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Existing Nongated CT Coronary Calcium Predicts Operative Risk in Patients Undergoing Noncardiac Surgeries (ENCORES)

Choi, Daniel Y; Hayes, Dena; Maidman, Samuel D; Dhaduk, Nehal; Jacobs, Jill E; Shmukler, Anna; Berger, Jeffrey S; Cuff, Germaine; Rehe, David; Lee, Mitchell; Donnino, Robert; Smilowitz, Nathaniel R
BACKGROUND:Preoperative cardiovascular risk stratification before noncardiac surgery is a common clinical challenge. Coronary artery calcium scores from ECG-gated chest computed tomography (CT) imaging are associated with perioperative events. At the time of preoperative evaluation, many patients will not have had ECG-gated CT imaging, but will have had nongated chest CT studies performed for a variety of noncardiac indications. We evaluated relationships between coronary calcium severity estimated from previous nongated chest CT imaging and perioperative major clinical events (MCE) after noncardiac surgery. METHODS:We retrospectively identified consecutive adults age ≥45 years who underwent in-hospital, major noncardiac surgery from 2016 to 2020 at a large academic health system composed of 4 acute care centers. All patients had nongated (contrast or noncontrast) chest CT imaging performed within 1 year before surgery. Coronary calcium in each vessel was retrospectively graded from absent to severe using a 0 to 3 scale (absent, mild, moderate, severe) by physicians blinded to clinical data. The estimated coronary calcium burden (ECCB) was computed as the sum of scores for each coronary artery (0 to 9 scale). A Revised Cardiac Risk Index was calculated for each patient. Perioperative MCE was defined as all-cause death or myocardial infarction within 30 days of surgery. RESULTS:<0.0001). An ECCB ≥3 was associated with 2-fold higher adjusted odds of MCE versus an ECCB <3 (adjusted odds ratio, 2.11 [95% CI, 1.42-3.12]). CONCLUSIONS:Prevalence and severity of coronary calcium obtained from existing nongated chest CT imaging improve preoperative clinical risk stratification before noncardiac surgery.
PMID: 37732454
ISSN: 1524-4539
CID: 5599072

Using clinical decision support tools to increase defibrillator deactivations in dying patients

Kalil, Ramsey; Choi, Daniel Y; Geleris, Joshua D; Lee, Jennifer I; Wagner, Michael P
PMID: 35926983
ISSN: 2399-6641
CID: 5591632

Prognostic role of diastolic dysfunction in patients undergoing transcatheter aortic valve replacement

Kampaktsis, Polydoros N; Vavuranakis, Manolis; Choi, Daniel Y; Sherifi, Ines; Christofi, Angela; Triantafyllou, Dionysis; Siasos, Gerasimos; Salemi, Arash; Tousoulis, Dimitrios; Wong, S Chiu; Devereux, Richard B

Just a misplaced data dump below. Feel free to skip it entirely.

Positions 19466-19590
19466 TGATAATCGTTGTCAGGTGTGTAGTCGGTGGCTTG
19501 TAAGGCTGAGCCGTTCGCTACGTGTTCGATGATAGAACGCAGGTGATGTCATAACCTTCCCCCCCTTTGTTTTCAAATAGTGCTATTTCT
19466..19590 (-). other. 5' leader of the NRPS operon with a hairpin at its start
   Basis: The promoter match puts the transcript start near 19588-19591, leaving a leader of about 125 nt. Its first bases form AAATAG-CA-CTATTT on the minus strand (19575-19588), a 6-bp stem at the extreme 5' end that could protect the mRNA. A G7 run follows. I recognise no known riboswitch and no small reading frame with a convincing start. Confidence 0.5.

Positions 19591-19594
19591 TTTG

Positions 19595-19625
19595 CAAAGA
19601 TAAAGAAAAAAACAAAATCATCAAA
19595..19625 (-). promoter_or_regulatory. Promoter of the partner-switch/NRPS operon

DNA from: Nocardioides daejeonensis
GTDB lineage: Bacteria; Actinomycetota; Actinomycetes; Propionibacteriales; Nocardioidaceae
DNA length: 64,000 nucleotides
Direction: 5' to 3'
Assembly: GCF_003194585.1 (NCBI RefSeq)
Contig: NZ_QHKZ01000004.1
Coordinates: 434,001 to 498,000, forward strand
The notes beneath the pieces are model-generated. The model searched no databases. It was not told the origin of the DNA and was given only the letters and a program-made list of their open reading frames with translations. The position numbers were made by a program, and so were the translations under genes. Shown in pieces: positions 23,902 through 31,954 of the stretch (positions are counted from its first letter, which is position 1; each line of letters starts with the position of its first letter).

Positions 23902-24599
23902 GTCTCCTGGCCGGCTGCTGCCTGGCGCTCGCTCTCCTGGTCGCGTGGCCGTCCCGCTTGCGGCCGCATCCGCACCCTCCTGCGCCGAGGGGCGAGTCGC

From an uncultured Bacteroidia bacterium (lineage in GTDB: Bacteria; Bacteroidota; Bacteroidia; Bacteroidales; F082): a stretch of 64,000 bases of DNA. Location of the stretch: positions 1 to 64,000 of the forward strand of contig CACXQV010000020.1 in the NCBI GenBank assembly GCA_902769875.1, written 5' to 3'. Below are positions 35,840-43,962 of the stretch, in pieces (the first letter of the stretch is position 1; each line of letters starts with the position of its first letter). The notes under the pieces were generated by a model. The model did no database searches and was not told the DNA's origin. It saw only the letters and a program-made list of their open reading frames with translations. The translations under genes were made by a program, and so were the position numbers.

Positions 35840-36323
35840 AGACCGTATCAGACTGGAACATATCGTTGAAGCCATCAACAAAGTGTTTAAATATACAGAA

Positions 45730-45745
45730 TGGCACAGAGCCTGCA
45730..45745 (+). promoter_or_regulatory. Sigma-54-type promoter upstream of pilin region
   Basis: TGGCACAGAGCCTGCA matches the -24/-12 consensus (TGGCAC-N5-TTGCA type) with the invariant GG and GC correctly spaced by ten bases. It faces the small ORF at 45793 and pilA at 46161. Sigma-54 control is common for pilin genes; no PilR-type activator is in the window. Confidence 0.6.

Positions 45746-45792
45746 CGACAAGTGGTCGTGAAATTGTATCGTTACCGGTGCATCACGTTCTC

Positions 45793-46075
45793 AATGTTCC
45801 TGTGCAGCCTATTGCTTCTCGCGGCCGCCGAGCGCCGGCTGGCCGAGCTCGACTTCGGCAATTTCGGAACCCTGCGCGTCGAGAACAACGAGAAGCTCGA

OBJECTIVES:Prior studies have shown that left ventricular diastolic dysfunction (DD) is associated with increased mortality after surgical aortic valve replacement but studies on transcatheter aortic valve replacement (TAVR) are limited and have not taken into account mitral annular calcification (MAC), which limits the use of mitral valve annular tissue Doppler imaging. We performed a single-center retrospective analysis to better evaluate the role of baseline DD on outcomes after TAVR. METHODS:After excluding patients with atrial fibrillation, mitral valve prostheses and significant mitral stenosis, 359 consecutive TAVR patients were included in the study. Moderate-to-severe MAC was present in 58% of the patients. We classified patients into severe versus nonsevere DD based on the evaluation of elevated left ventricular filling pressure. The outcome measure was all-cause mortality or heart failure hospitalization. RESULTS:Over a mean follow-up time of 13 months, severe DD was associated with an increased risk for the outcome measure (HR 2.02 [1.23-3.30], p = .005). However, this association was lost in a propensity-matched cohort. In multivariate analysis, STS score was the only independent predictor of all cause mortality of heart failure hospitalization (HR 1.1 [1.05-1.15], p < .001). CONCLUSIONS:We evaluated the role of baseline DD on outcomes after TAVR by taking into account the presence of MAC. Severe DD was associated with increased all-cause mortality or heart failure hospitalization but not independently of other structural parameters and known predictors of the outcome measure.